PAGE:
Directors Discuss Cinematic Television at 2017 TCA Press Tour

TCA 2017

July 29, 2017

The DGA hosted a television directing panel, “The Director’s Vision: Cinematic Television,” during the Television Critics Association (TCA) annual summer gathering at the Beverly Hilton Hotel in Beverly Hills, California. The panel was a follow-up to the Guild’s inaugural TCA panel in 2015 showcasing the work of TV comedy directors.

DGA President Thomas Schlamme opened the event by thanking the audience of prominent TV critics and reporters who increasingly highlight “the enormous contribution that directors make in this collaborative medium.”

“I remember early on in my career, I always wondered why networks and studios and producers didn’t want directors to reach into their toolbox and use the best visual vocabulary they had to tell that story. Fortunately, we don’t have to worry about that anymore,” said Schlamme, pointing out the stark contrast with television today as he introduced the panel of four leading episodic directors representing series on basic cable, premium cable and high-budget SVOD programs — Anthony Hemingway (Underground), Michelle MacLaren (The Deuce), Daniel Sackheim (Jack Ryan) and David Slade (American Gods).

Journalists were eager to ask panelists questions about the craft, the changing nature of television, and the collaborative process of directing episodic television.

“Television has evolved. It’s very cinematic today,” reflected MacLaren. “When we’re fortunate enough to get great scripts, we’re hired with the responsibility to collaborate with all the other members of our team to put it on the screen in the most cinematic way possible, the best way to tell this story. On the set, we are the leaders of making that happen.”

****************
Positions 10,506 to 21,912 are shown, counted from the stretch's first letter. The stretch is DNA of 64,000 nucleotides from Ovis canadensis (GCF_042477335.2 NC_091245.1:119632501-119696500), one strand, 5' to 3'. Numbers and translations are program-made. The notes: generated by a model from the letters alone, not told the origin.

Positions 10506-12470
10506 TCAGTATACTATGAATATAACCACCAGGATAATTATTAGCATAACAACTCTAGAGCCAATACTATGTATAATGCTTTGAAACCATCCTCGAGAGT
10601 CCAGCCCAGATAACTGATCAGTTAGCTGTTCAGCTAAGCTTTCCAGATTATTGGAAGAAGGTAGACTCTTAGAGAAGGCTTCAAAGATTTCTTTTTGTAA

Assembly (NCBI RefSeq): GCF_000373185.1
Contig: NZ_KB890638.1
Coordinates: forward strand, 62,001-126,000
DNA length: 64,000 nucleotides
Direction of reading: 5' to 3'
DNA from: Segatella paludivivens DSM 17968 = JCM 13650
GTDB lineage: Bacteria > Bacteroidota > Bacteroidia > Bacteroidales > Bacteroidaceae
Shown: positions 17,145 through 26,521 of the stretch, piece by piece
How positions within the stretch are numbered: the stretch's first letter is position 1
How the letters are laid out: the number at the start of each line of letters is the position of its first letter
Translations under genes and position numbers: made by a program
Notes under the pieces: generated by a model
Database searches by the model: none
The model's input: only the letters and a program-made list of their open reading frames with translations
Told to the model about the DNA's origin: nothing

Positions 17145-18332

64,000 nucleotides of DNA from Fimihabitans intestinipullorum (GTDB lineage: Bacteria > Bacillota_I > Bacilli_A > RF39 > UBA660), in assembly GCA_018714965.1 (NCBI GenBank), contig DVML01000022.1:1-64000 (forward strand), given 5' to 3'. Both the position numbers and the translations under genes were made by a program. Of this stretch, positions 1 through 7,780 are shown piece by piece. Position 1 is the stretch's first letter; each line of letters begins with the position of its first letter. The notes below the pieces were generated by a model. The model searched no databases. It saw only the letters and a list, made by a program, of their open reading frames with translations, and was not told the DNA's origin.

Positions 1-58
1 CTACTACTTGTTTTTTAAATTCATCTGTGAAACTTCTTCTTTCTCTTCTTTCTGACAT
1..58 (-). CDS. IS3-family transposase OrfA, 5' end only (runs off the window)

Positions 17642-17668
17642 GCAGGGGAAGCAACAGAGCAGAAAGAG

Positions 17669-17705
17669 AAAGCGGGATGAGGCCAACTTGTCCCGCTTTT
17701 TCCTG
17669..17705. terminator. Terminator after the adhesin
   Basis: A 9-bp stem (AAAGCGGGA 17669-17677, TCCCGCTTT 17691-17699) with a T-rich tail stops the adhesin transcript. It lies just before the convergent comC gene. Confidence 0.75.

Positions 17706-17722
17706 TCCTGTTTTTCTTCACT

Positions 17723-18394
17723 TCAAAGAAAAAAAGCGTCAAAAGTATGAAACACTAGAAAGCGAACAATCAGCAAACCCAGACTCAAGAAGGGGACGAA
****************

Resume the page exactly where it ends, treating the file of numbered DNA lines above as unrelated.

When it comes to getting started on a new project, Hemingway noted the very personal nature of the process. “I really try to figure out my way into it, how can I color what my duty is and be a collaborator on this team effort, and give it a little of my spice and my sauce. How can I elevate it, in the way that I can find the truth in it? It’s really just sitting down and pouring myself into it.”

“The first thing I’m looking for is some cinematic language possibilities. That’s an important thing to me. As director, what I do is kind of everything, working with all of the various different departments … that can focus the entire thing, give it a big hug, if you like,” added Slade.

The panelists noted how the changing nature of television, particularly in cable and streaming, has heightened the prominence of episodic directors.

“You’re sometimes making six episodes or eight episodes of television and there’s actually now more room for the director on smaller orders to come in and bring their vision to the piece,” said Sackheim.

“I think in a perfect world, if you had all the scripts together, you have an ability to shoot a film, broken up into different installments. So that is definitely exciting, and really awesome,” agreed Hemingway.

Slade noted that the biggest factor driving the transformation in television all comes down to the changing tastes of viewers. “I think audiences understand when they see something cinematic or something visceral that they’re going through, that is different from a close up, wide shot coverage. And so as audiences get more sophisticated, the material itself is open to having a director’s vision.”

The panelists agreed that the gratifying work of creating cinematic television was not without its challenges.

“It is not as if the resources that you are given have kept pace with what is expected of modern, certainly, cable television. So we all have to be resourceful, in terms of finding tricks and things that we can use, to be able to tell sort of cinematic stories without having that time in which to do it,” said Sackheim.

“I always say that if you’ve got a roomful of directors, and you asked us all what is the one thing we would like more of, I can pretty much say everybody here would tell you that it’s time!” said MacLaren.

Photos by Elisa Haber